President Donald Trump’s administration is due to announce the return of pre-nuclear deal sanctions on Iran on Monday, as well as sanctions on 300 additional entities.
The new measures look poised to slam the country’s economy while managing to keep oil prices low, and still stopping Tehran from pursuing nuclear weapons.
Trump already brought back a wide swath of sanctions on the country’s financial sector in August, after which the rial fell from 45,000 to the dollar to a current rate of 145,000 per dollar. In response, Iran’s government restricted its citizens’ access to foreign currencies and banking.
But the Trump administration will now hit directly at Iran’s lifeblood — its oil industry.
“Iran’s oil production is down, its revenues are down, and the country is more isolated than it was” before Trump axed the nuclear deal, Richard N. Haass, President of the Council on Foreign Relations and a former State Department and National Security Council official told The New York Times.
Iran makes noise as businesses pack up and leave
Iran responded with military drills. Its president, Hassan Rouhani, again offered combative rhetoric.
“We are in the war situation, ” Rouhani said of the sanctions, as the Associated Press noted. “We are in the economic war situation. We are confronting a bullying enemy. We have to stand to win.”
Iran has already threatened to use its military to hamper Saudi Arabia and other Gulf states moving oil through the Red Sea if the US went through with sanctions.
Rouhani also promised to protect and even grow its economy by beating the sanctions and continuing to sell oil and courting European countries and firms.
But major companies and have already abandoned Iran. Military analysts who spoke to Business Insider did not find Iran’s threats of force credible. While Iran has threatened to return to nuclear production, it hasn’t signaled serious consideration to exit the nuclear pact.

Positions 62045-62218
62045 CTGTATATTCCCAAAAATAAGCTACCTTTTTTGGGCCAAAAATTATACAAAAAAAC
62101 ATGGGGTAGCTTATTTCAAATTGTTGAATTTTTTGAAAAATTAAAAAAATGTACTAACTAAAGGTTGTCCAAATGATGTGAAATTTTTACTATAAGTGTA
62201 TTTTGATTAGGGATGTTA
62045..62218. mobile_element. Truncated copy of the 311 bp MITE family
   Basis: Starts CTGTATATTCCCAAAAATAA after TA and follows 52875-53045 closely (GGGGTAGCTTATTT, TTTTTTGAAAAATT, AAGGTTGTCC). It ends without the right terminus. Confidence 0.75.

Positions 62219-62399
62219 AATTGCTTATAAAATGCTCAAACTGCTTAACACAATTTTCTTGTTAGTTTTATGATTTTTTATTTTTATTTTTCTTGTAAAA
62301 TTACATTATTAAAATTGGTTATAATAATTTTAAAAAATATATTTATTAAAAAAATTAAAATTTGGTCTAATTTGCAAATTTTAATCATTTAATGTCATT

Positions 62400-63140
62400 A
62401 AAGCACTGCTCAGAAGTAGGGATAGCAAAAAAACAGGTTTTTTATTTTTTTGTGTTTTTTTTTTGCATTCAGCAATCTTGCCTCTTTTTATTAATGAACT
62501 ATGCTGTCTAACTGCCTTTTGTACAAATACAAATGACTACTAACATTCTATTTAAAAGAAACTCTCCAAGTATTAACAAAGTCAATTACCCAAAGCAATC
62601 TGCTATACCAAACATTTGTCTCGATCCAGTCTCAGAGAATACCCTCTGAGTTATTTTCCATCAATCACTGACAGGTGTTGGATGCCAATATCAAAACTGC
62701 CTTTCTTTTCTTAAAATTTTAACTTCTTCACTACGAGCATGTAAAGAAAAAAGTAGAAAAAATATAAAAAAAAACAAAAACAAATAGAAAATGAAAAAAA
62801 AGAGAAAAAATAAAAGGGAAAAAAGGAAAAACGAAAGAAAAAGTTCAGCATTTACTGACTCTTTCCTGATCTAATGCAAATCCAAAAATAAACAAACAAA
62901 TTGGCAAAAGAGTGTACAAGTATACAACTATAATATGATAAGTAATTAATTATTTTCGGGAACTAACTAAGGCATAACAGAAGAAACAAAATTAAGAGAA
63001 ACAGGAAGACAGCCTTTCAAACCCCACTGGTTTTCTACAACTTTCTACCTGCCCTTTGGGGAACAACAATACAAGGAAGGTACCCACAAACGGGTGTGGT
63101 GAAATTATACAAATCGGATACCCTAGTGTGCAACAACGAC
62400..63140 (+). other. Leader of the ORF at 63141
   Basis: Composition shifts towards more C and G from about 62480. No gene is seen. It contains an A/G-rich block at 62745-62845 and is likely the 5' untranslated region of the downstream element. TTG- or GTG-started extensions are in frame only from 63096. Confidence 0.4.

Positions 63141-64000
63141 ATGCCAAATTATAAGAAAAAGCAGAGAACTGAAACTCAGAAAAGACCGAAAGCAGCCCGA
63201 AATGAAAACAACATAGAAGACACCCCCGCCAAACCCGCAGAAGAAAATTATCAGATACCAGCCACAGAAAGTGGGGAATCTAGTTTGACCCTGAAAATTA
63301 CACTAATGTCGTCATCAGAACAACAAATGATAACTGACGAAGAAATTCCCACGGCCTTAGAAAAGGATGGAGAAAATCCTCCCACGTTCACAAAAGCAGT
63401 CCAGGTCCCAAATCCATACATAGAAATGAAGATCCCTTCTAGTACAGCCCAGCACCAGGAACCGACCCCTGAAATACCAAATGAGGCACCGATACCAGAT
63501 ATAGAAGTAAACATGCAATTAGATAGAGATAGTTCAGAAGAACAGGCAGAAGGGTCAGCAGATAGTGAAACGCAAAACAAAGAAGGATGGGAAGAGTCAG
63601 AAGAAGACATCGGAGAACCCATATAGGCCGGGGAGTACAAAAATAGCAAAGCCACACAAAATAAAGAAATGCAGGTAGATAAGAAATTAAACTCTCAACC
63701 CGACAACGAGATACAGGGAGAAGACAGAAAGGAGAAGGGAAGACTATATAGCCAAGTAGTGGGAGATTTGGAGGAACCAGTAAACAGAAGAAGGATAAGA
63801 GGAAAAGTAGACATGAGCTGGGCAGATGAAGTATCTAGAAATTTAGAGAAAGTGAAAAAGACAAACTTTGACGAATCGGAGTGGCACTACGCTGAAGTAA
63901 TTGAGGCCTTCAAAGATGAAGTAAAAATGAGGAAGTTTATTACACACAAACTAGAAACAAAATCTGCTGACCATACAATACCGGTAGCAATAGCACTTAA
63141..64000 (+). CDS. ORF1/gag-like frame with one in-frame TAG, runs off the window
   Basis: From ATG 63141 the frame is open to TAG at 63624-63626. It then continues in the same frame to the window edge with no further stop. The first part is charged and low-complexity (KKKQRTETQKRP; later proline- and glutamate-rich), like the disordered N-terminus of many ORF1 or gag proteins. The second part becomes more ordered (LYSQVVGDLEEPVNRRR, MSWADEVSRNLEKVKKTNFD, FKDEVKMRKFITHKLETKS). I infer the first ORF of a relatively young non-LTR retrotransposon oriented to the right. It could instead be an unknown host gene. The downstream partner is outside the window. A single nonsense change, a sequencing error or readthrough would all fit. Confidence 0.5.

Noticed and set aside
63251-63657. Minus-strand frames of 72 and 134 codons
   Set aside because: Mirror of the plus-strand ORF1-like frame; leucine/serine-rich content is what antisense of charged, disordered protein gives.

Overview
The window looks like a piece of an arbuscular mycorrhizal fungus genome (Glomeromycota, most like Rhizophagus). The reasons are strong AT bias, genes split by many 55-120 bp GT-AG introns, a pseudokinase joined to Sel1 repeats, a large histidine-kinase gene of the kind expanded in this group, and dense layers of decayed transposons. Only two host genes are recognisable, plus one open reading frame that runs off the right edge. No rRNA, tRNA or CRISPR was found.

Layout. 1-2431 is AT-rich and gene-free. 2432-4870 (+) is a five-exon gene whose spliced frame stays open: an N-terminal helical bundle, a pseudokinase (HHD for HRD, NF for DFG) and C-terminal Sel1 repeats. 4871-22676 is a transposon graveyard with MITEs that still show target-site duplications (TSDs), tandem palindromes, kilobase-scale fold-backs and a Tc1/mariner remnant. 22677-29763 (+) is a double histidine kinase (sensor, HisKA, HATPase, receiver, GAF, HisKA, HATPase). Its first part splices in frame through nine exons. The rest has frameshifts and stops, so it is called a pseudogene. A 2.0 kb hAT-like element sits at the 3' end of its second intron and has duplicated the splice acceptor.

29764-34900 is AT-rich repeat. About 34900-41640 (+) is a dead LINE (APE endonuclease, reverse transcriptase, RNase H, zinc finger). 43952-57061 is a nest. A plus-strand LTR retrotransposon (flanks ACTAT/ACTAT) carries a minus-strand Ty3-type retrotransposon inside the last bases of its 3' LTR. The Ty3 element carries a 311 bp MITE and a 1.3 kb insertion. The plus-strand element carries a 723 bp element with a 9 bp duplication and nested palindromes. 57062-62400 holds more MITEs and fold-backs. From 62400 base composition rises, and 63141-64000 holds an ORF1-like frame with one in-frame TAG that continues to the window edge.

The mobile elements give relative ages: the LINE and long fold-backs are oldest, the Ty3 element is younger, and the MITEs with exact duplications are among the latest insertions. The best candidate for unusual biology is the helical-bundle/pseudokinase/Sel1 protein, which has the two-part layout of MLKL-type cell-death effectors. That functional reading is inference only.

Additionally, Iran stands accused of attempted assassinations and terror attacks of Iranian dissidents in Europe, further souring the continent against maintaining ties.
“European companies have fled Iran in great numbers. Hundreds of businesses have departed Iran. The whole world understands that these sanctions are real, that they are important,” Secretary of State Mike Pompeo told CBS’ “Face the Nation” over the weekend.
Oil stable in spite of sanctions
Trump’s administration calls its Iran policy “maximum pressure.” Nonetheless it granted waivers to eight of Iran’s top oil buyers, but in such a way that Iran won’t actually see hard currency from it.
The waivers only allow Iran’s top oil clients — China, India, South Korea, Japan and Turkey — to put money in an arm’s-length escrow account in exchange for Tehran’s oil. Only once the US drops the sanctions can Iran take possession of the cash.
The move looks to have prevented a sharp spike in oil prices, which hovered just about $70 per barrel on Monday. Trump has repeatedly leaned on Saudi Arabia to help keep the prices down.
By granting the waivers, Trump seems to have both massively isolated Iran but also kept oil prices affordable — achieving two aims at once.
Trump’s withdrawal from the deal has massively isolated Iran and tanked its economy. But if Iran leaves, the slim benefit it now sees from the nuclear deal will quickly collapse to zero.